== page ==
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node.js: read a text file into an array. (Each line an item in the array.)

Posted by: admin November 28, 2017 Leave a comment

Questions:

I would like to read a very very large file into a JavaScript array in node.js.

So if the file is like this:

first line
two 
three
...
...

I would have the array:

['first line','two','three', ... , ... ] 

The function would look like this:

var array = load(filename); 

Therefore the idea of loading it all as a string and then split it is not acceptable.

Answers:

If you can fit the final data into an array then wouldn’t you also be able to fit it in a string and split it, as has been suggested?
In any case if you would like to process the file one line at a time you can also try something like this:

var fs = require('fs');

function readLines(input, func) {
  var remaining = '';

  input.on('data', function(data) {
    remaining += data;
    var index = remaining.indexOf('\n');
    while (index > -1) {
      var line = remaining.substring(0, index);
      remaining = remaining.substring(index + 1);
      func(line);
      index = remaining.indexOf('\n');
    }
  });

  input.on('end', function() {
    if (remaining.length > 0) {
      func(remaining);
    }
  });
}

function func(data) {
  console.log('Line: ' + data);
}

var input = fs.createReadStream('lines.txt');
readLines(input, func);

EDIT: (in response to comment by phopkins) I think (at least in newer versions) substring does not copy data but creates a special SlicedString object (from a quick glance at the v8 source code). In any case here is a modification that avoids the mentioned substring (tested on a file several megabytes worth of “All work and no play makes Jack a dull boy”):

function readLines(input, func) {
  var remaining = '';

  input.on('data', function(data) {
    remaining += data;
    var index = remaining.indexOf('\n');
    var last  = 0;
    while (index > -1) {
      var line = remaining.substring(last, index);
      last = index + 1;
      func(line);
      index = remaining.indexOf('\n', last);
    }

    remaining = remaining.substring(last);
  });

  input.on('end', function() {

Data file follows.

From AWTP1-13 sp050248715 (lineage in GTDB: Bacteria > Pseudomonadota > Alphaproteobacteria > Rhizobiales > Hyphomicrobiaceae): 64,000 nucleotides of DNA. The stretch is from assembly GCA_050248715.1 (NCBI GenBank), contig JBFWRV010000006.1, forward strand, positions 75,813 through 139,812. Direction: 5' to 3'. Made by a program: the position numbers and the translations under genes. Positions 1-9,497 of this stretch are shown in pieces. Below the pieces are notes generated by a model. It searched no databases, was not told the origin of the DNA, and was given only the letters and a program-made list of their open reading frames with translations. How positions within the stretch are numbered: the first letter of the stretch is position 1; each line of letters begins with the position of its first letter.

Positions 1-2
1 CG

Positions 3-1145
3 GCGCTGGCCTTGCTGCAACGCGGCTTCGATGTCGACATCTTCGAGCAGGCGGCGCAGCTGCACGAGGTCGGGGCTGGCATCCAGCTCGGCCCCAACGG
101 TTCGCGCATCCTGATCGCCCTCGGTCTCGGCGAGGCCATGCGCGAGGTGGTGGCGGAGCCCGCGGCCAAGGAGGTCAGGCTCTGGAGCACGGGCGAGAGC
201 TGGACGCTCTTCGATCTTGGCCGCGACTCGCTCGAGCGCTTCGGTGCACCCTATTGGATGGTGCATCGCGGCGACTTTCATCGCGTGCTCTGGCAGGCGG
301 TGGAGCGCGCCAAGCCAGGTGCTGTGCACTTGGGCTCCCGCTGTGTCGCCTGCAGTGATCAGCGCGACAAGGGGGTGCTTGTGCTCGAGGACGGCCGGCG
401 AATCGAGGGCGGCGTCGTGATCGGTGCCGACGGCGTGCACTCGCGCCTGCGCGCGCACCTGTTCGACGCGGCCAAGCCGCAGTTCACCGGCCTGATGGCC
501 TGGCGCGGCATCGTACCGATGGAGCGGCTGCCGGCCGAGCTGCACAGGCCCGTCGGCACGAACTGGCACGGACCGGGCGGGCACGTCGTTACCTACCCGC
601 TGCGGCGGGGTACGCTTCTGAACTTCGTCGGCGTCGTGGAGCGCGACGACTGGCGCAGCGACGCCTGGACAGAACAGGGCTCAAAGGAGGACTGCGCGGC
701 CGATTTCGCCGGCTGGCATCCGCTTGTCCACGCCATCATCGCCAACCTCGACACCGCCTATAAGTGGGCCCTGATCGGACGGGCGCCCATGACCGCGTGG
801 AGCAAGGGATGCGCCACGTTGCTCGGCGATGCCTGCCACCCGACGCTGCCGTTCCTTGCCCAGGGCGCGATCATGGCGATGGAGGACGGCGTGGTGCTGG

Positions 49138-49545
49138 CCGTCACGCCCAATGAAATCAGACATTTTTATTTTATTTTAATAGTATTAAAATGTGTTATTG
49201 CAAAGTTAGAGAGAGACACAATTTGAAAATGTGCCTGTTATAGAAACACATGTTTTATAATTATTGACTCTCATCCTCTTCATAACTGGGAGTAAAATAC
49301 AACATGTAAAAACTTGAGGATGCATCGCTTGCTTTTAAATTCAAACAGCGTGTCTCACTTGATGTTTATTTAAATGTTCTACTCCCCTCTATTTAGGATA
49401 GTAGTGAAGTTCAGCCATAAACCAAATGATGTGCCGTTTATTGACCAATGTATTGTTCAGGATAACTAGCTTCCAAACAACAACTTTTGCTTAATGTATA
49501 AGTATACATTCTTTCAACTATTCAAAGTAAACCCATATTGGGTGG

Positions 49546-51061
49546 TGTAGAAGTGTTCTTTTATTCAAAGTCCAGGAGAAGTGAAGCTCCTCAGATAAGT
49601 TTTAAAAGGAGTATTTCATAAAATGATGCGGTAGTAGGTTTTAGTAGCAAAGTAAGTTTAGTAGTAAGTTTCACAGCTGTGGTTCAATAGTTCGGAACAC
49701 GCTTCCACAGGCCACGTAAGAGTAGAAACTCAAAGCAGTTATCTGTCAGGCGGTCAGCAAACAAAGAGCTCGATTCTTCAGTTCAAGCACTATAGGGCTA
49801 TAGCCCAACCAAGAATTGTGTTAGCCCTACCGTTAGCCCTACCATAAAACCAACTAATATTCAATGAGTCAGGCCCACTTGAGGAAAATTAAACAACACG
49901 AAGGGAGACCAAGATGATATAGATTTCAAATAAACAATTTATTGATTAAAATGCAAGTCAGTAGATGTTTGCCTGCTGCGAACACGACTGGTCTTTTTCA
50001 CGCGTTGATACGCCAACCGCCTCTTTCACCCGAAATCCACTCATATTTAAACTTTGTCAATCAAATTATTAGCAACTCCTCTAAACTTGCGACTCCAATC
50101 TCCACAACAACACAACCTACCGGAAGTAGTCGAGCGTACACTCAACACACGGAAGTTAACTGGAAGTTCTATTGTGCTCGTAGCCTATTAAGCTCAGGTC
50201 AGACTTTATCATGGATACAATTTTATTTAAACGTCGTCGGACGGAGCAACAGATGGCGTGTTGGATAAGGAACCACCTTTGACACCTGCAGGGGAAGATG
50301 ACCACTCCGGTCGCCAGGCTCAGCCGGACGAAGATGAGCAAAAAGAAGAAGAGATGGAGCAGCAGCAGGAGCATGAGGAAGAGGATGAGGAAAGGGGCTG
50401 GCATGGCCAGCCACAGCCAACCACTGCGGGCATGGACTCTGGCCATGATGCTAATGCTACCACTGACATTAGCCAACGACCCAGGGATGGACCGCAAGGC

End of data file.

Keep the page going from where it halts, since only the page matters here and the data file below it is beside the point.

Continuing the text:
if (remaining.length > 0) {
      func(remaining);
    }
  });
}

Questions:
Answers:

Synchronous:

var fs = require('fs');
var array = fs.readFileSync('file.txt').toString().split("\n");
for(i in array) {
    console.log(array[i]);
}

Asynchronous:

var fs = require('fs');
fs.readFile('file.txt', function(err, data) {
    if(err) throw err;
    var array = data.toString().split("\n");
    for(i in array) {
        console.log(array[i]);
    }
});

Questions:
Answers:

Using the Node.js readline module.

var fs = require('fs');
var readline = require('readline');

var filename = process.argv[2];
readline.createInterface({
    input: fs.createReadStream(filename),
    terminal: false
}).on('line', function(line) {
   console.log('Line: ' + line);
});

Questions:
Answers:

With a BufferedReader, but the function should be asynchronous:

var load = function (file, cb){
    var lines = [];
    new BufferedReader (file, { encoding: "utf8" })
        .on ("error", function (error){
            cb (error, null);
        })
        .on ("line", function (line){
            lines.push (line);
        })
        .on ("end", function (){
            cb (null, lines);
        })
        .read ();
};

load ("file", function (error, lines){
    if (error) return console.log (error);
    console.log (lines);
});

Questions:
Answers:

use readline (documentation). here’s an example reading a css file, parsing for icons and writing them to json

var results = [];
  var rl = require('readline').createInterface({
    input: require('fs').createReadStream('./assets/stylesheets/_icons.scss')
  });


  // for every new line, if it matches the regex, add it to an array
  // this is ugly regex :)
  rl.on('line', function (line) {
    var re = /\.icon-icon.*:/;
    var match;
    if ((match = re.exec(line)) !== null) {
      results.push(match[0].replace(".",'').replace(":",''));